It is the strangest thing to see - she wakes up, staggers into an upright position (if she can), takes a stretch (hopefully without falling back down), gives us a grin, and then her tail goes off at 100 miles an hour, like windshield wipers at top speed.

Tuesday, July 12, 2005

Not much joy in last 60 years for Fourth Circuit nominees to U.S. Supreme Court

Is that Legal? has this post with a copy of a memo from the then-Attorney General to President Roosevelt, which mentions Fourth Circuit Judge John J. Parker, and Southern Appeal has this link with to Wm. Rehnquist's memo to the White House, about Fourth Circuit Judge Clement F. Haynsworth.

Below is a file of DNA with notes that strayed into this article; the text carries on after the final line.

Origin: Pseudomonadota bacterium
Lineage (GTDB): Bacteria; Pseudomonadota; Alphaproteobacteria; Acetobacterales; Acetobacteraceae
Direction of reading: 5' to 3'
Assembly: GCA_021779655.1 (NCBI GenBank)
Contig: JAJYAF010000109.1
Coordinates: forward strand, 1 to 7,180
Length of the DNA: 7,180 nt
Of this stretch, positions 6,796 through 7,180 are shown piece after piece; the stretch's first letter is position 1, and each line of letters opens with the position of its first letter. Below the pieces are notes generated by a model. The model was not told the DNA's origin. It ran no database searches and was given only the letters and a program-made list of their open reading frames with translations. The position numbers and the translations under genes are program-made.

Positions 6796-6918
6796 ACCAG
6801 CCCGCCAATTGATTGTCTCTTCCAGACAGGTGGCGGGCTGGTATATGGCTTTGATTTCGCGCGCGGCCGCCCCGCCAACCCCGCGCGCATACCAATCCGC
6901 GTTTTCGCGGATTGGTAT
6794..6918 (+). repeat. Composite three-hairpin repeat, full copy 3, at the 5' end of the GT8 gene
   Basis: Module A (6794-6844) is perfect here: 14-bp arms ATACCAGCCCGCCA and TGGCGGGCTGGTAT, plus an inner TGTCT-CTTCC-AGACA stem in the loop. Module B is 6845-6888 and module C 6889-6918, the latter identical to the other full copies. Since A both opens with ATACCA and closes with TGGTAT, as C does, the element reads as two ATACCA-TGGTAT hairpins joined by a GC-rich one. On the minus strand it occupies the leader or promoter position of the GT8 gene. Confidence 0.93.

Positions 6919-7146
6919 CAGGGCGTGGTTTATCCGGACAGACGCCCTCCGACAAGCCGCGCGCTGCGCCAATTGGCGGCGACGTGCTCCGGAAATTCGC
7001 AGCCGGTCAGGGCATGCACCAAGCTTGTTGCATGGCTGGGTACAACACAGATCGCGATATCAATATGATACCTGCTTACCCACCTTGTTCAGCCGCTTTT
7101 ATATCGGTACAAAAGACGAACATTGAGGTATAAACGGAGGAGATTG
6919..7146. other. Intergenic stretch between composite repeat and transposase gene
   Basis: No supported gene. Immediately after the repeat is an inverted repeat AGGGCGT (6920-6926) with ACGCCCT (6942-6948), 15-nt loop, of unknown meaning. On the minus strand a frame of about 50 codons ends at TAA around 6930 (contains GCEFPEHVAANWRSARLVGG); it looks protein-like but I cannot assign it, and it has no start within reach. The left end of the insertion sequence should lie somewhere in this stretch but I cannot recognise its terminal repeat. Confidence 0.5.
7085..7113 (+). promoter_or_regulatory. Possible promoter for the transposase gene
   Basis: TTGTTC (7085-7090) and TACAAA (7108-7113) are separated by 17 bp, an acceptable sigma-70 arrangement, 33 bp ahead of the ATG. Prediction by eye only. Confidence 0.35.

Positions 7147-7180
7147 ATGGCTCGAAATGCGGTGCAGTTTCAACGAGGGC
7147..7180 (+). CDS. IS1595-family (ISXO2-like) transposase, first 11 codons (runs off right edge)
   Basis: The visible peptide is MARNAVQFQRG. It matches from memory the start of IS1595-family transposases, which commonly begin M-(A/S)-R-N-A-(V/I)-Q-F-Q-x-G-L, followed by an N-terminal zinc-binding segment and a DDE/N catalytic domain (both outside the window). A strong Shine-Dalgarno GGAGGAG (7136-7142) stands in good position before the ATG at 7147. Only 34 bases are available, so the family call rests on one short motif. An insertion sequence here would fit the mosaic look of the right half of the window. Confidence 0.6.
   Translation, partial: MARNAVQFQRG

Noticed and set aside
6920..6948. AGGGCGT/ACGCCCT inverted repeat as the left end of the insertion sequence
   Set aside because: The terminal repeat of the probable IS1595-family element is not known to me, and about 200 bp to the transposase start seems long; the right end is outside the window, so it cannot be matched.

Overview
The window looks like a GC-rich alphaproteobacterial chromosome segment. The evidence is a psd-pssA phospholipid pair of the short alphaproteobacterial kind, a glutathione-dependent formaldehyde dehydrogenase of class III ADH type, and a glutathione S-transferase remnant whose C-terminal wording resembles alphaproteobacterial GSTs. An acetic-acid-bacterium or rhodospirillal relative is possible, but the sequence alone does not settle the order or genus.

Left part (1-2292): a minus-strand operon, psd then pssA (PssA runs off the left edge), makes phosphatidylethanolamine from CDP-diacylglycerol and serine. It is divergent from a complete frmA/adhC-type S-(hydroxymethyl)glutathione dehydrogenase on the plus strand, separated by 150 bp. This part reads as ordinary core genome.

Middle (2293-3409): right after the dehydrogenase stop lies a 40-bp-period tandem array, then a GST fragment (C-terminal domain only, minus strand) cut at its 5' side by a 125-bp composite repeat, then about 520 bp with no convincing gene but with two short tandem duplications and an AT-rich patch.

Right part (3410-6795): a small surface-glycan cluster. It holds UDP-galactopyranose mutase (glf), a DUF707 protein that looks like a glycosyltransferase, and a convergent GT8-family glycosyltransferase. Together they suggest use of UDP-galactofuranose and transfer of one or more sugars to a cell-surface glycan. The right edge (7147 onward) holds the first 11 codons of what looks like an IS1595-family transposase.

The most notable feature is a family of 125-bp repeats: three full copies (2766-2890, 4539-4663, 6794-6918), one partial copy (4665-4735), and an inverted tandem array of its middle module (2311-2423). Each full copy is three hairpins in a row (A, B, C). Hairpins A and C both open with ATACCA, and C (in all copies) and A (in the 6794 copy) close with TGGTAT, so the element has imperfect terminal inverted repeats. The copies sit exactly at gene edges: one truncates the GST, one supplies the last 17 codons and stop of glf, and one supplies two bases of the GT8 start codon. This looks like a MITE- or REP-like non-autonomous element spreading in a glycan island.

I think these were the last two Fourth Circuit judges nominated to the U.S. Supreme Court, and the U.S. Senate voted against them both.

In this editorial, George Will pumps up Judge Wilkinson of the Fourth Circuit for the Supreme Court.

NASA launch director is a Wahoo

This Knight-Ridder story relates, among other things, that the launch director for this week's space shuttle flight is a double Wahoo named Mike Leinbach.

Still more on the Virginia reaction to Kelo

The Fredericksburg paper has this article with more on the plans of Virginia legislators to limit the authority of localities in the Commonwealth to take private property.

Supreme Court grants stay in Lovitt case

The Richmond paper reports here that yesterday the Supreme Court granted a stay of execution in the Robin Lovitt case. The AP has this story. The Washington Post has this story. Lyle Denniston has this post from SCOTUSblog.